Entertainment Theatre 22 Aug 2016 Reliving an eternal ...

Reliving an eternal story

DECCAN CHRONICLE. | SAHARSSH
Published Aug 22, 2016, 2:14 am IST
Updated Aug 22, 2016, 7:12 am IST
Director Hindola Banerjee did justice to the brilliantly written play
A scene from the play Dak Ghar that was staged in the city on Saturday
 A scene from the play Dak Ghar that was staged in the city on Saturday

Dak Ghar meaning post office, written by Tagore more than a century ago, reopened once again on the stage of Lamakaan, this time under the banner of Kissago Productions.

The play is the story of a boy Amal, played by Shrihari, who is trapped in his uncle Madhav’s, played by Rajnish, house due to his illness. But he does not let the words of his doctor contain his free spirit. He sits on a window and befriends everyone who passes by, and within a few days almost every hawker and tradesman has an Amal story to tell.

 

With his unabashed love for all, everyone who passes by the window finds a friend in him, whether it’s the curd vendor, the flower girl or even the mean Choudhary. But his best friend by far is the fakir baba, played by Avdesh, who tells him stories of mysterious lands and promises to take him once he gets well.

Amal is also promised that the new post office in front of his house was built by the king so he could write to his beloved Amal. Much to the frustration of his uncle, no matter how much he tries to keep Amal secluded as per doctor’s orders, people keep flocking him. In the end Amal leaves everyone heartbroken when he passes away due to his illness, while waiting for the king to visit him.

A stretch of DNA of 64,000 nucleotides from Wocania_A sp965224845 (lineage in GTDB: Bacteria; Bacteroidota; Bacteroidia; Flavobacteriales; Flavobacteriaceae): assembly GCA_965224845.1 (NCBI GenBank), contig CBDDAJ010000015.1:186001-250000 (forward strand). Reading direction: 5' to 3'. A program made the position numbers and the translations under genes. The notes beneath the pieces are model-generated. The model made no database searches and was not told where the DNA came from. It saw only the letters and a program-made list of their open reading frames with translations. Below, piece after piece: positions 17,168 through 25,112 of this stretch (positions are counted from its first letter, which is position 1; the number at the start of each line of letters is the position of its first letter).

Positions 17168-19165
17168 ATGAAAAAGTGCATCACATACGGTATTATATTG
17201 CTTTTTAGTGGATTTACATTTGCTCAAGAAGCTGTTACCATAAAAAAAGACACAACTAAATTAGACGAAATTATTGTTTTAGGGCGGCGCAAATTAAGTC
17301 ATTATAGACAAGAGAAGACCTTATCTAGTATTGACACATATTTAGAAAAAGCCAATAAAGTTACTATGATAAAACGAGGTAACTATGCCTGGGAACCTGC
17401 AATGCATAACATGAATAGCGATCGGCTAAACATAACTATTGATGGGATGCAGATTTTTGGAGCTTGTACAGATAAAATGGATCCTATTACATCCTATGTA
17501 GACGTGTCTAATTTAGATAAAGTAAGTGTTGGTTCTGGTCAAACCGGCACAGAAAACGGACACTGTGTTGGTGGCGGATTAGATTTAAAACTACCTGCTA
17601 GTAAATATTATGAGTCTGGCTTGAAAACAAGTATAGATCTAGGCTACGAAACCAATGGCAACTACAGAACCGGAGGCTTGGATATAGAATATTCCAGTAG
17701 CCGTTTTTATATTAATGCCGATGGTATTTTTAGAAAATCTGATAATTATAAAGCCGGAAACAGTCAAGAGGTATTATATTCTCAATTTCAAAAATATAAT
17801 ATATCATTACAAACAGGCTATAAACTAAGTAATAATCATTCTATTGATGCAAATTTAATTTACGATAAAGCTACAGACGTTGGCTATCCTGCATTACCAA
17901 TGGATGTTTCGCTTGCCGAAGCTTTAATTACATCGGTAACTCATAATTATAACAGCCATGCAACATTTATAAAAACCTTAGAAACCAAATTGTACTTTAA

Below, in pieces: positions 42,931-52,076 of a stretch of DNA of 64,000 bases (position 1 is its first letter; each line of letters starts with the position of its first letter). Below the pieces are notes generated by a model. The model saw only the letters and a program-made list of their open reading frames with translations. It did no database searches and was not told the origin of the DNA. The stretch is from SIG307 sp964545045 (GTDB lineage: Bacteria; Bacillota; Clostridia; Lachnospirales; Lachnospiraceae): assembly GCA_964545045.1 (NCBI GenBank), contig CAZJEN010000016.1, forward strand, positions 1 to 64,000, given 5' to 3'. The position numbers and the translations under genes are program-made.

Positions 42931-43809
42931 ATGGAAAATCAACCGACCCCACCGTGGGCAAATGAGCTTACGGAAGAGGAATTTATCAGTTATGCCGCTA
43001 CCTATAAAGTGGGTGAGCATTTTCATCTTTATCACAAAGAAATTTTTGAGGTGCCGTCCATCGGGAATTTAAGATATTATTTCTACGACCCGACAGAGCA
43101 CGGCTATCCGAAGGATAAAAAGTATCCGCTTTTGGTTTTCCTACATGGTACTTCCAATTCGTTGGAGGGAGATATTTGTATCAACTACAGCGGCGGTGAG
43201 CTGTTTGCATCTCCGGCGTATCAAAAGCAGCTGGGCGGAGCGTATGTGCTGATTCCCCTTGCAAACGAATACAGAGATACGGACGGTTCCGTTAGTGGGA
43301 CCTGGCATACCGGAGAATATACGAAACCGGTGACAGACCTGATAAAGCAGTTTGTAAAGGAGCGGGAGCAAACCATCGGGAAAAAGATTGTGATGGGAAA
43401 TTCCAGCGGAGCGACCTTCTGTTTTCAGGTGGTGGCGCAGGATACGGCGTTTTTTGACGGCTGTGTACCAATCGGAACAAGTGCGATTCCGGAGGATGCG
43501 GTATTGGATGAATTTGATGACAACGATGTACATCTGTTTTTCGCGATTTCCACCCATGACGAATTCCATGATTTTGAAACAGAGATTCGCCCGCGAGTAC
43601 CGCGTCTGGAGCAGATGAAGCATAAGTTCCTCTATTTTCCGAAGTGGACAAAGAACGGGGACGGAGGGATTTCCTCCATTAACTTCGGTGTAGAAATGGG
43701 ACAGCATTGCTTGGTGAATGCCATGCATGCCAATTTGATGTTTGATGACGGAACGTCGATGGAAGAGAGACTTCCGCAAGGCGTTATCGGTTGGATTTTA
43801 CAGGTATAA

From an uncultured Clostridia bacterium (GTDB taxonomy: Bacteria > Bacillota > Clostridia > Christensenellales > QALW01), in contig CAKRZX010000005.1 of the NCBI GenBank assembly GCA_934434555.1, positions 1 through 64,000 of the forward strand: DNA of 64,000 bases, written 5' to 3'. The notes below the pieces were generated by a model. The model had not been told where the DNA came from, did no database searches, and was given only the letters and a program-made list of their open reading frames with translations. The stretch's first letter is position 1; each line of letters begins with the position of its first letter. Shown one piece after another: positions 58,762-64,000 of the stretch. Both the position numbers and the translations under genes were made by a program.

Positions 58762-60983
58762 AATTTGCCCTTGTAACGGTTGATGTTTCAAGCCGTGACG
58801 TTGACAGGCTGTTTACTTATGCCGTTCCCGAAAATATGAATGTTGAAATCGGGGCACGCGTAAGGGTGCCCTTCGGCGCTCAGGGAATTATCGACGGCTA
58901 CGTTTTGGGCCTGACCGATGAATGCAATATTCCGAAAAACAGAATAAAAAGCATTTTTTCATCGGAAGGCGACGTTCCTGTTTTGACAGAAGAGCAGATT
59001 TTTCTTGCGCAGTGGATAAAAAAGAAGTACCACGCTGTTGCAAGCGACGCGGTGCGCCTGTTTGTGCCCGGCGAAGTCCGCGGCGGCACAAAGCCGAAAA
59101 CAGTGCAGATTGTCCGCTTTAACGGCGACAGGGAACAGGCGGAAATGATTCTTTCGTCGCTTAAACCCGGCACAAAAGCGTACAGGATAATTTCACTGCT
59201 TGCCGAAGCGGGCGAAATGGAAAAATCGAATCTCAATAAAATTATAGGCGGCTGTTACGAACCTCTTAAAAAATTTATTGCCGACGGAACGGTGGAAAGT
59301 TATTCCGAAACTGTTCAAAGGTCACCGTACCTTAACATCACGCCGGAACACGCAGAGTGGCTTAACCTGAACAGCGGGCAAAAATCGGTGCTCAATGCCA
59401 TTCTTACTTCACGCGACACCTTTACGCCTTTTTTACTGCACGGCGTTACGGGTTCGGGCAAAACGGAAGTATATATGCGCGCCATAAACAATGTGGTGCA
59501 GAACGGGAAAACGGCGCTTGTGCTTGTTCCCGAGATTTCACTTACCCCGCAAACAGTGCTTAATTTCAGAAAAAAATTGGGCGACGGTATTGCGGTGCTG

Throughout the play you cannot help but wonder if Hrishikesh Mukherjee’s eternal character of Anand was inspired by Amal. Either way, you will be glad to know both Amal and Anand are so full of life and love that even the fact that they are dying takes a back seat while talking about them.

Director Hindola Banerjee did full justice to the play. Her actors were one with the characters and there were no moments when the people behind the characters peeped out. Shrihari in particular, gave his heart and soul to the play. His innocence and pain was tangible to the audience.

 

The director also deserves credit for the seamless use of space at Lamakaan. The stairs, the green room, the stage, even the audience’s space were used brilliantly.

There were absolutely no tech glitches, a few times the actors did speak a bit too softly but by then they had captured the audience’s attention to a level where they could have just mouthed the words and it would have been understood. Kudos to the team for a wonderful performance. The works of a Nobel laureate deserves no less.

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